Post Details

Loading Events

« All Events

  • This event has passed.

2021 Washington Leadership Program Session III: Self Care is Community Care: AANHPI Mental Health & COVID-19

June 23, 2021 @ 6:00 pm - 7:30 pm

This session will address the effects of the ongoing COVID-19 pandemic on the AANHPI community in terms of mental health and wellness. Key topics of discussion will include overcoming barriers to access to resources, addressing the mental health stigma in the AANHPI community, and discussing ways in which to cope and support others.

Note: All WLP Sessions will be recorded live.


Krystle Canare is a strong advocate for mental health and addressing disparities experienced by underserved and under-represented communities. Krystle is currently a full-time Program Specialist for Georgetown University’s Center for Child and Human Development where she coordinates the day-to-day operations of the Center of Excellence for Infant & Early Childhood Mental Health Consultation. Prior to working at Georgetown, Krystle worked as a senior project coordinator for the National Council for Behavioral Health and consultant for the Substance Abuse Mental Health Services Administration. Krystle has served as an Ambassador for the White House Initiative on Asian Americans & Pacific Islanders during the Obama Administration, Steering Committee Member for the National Network to Eliminate Disparities in Behavioral Health, and currently serves as the Vice President of the Asian Mental Health Collective and is a Health Equity Ambassador for the American Psychological Association. Krystle’s mental health advocacy and non-profit leadership expands to the Filipino American community as COVID-19 Task Force Fellowship Director for the Filipino Young Leaders Program (FYLPRO), Advisor to the Filipino Intercollegiate Networking Dialogue, Inc’s (FIND, Inc) Alumni Network, and Coach for the National Federation of Filipino American Association’s Empowering Pilipino Youth through Collaboration (NaFFAA EPYC) program. She is the former Region Chair for NaFFAA’s Capital Region and President of the Philippine American Foundation for Charities, Inc. Raised in the Washington D.C metropolitan area, Krystle graduated from the University of Maryland, College Park with a B.S in Neurobiology & Physiology. Krystle attributes her passion for community building to the university’s Filipino American History & Biography course, Multicultural Involvement & Community Advocacy Office, and the Filipino Cultural Association. Follow Krystle at: @krystle_can (Twitter), @krys.dc (IG), @asianmhc, @iecmhc, @fylpro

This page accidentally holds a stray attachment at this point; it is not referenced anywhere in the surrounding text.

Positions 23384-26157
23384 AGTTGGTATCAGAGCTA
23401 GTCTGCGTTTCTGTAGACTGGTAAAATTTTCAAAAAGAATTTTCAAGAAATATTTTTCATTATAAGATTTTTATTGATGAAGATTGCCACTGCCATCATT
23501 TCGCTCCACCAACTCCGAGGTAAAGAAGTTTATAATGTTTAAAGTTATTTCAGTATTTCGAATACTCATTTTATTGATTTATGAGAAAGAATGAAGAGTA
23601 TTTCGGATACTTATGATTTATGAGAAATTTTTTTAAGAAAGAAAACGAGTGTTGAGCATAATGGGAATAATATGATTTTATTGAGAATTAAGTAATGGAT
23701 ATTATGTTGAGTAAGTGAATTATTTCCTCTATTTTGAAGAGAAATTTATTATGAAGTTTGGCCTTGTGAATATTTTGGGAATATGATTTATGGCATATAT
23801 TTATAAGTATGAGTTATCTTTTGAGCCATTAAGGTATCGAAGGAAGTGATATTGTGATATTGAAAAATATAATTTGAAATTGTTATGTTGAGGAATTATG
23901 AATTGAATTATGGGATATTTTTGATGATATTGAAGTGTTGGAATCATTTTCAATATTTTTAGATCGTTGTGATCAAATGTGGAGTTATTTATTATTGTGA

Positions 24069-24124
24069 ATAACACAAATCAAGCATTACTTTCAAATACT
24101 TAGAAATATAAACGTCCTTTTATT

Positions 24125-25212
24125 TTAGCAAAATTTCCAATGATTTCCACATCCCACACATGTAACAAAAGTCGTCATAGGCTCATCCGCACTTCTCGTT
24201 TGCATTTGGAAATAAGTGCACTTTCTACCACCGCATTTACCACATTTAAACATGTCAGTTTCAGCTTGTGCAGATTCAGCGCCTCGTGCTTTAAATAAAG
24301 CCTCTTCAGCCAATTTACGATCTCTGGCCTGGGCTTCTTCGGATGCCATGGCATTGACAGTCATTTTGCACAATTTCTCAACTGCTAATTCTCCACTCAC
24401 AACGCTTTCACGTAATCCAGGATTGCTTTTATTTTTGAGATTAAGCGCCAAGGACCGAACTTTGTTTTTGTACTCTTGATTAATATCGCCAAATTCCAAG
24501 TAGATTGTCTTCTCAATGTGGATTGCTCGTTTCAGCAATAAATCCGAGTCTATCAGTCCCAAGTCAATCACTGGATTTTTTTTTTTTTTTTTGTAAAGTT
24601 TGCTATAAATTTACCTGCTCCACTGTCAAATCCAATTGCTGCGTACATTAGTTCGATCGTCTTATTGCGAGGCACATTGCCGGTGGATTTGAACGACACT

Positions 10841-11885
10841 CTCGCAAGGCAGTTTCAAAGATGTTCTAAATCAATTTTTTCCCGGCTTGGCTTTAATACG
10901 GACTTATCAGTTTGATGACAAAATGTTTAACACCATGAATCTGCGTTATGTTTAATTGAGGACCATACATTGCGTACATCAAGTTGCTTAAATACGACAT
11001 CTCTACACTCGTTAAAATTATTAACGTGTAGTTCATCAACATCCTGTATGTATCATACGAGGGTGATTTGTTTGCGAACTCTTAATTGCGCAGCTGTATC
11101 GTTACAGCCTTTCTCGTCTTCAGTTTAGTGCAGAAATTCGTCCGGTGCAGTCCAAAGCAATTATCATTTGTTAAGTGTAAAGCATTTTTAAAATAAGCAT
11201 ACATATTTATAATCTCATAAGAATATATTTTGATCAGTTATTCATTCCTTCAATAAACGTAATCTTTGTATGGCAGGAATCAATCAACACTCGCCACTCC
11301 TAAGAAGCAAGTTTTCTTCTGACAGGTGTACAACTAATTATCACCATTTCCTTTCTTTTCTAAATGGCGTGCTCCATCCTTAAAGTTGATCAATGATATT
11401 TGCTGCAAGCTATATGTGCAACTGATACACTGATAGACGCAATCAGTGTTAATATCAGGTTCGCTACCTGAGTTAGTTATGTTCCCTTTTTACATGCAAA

DJ Ida is the Executive Director of the National Asian American Pacific Islander Mental Health Association. She has a doctorate in clinical psychology and has worked with the AANHPI communities for over 40 years at the local and national levels with the primary focus on improving the qulaity of services and broadening the definition of mental health to take a more public health approach.








Angela Edward is a Licensed Clinical Social Worker. She is an activist and a Micronesian American daughter with powerful experience serving persons from marginalized communities. Angela holds a Master of Social Work from Missouri State University. In the past decade, she has worked with families facing homelessness, young people, community elders, persons diagnosed with comorbidities, individuals impacted by mental illness, and with Asian American & Pacific Islander community members. Angela has served hundreds of women, youth, families and community members through direct services and advocacy in the state of Michigan over the past two years. She is dedicated to honoring her ancestors through community healing, civic engagement, youth advocacy and empowerment, and community organization with and for the Micronesian community. Follow Angela at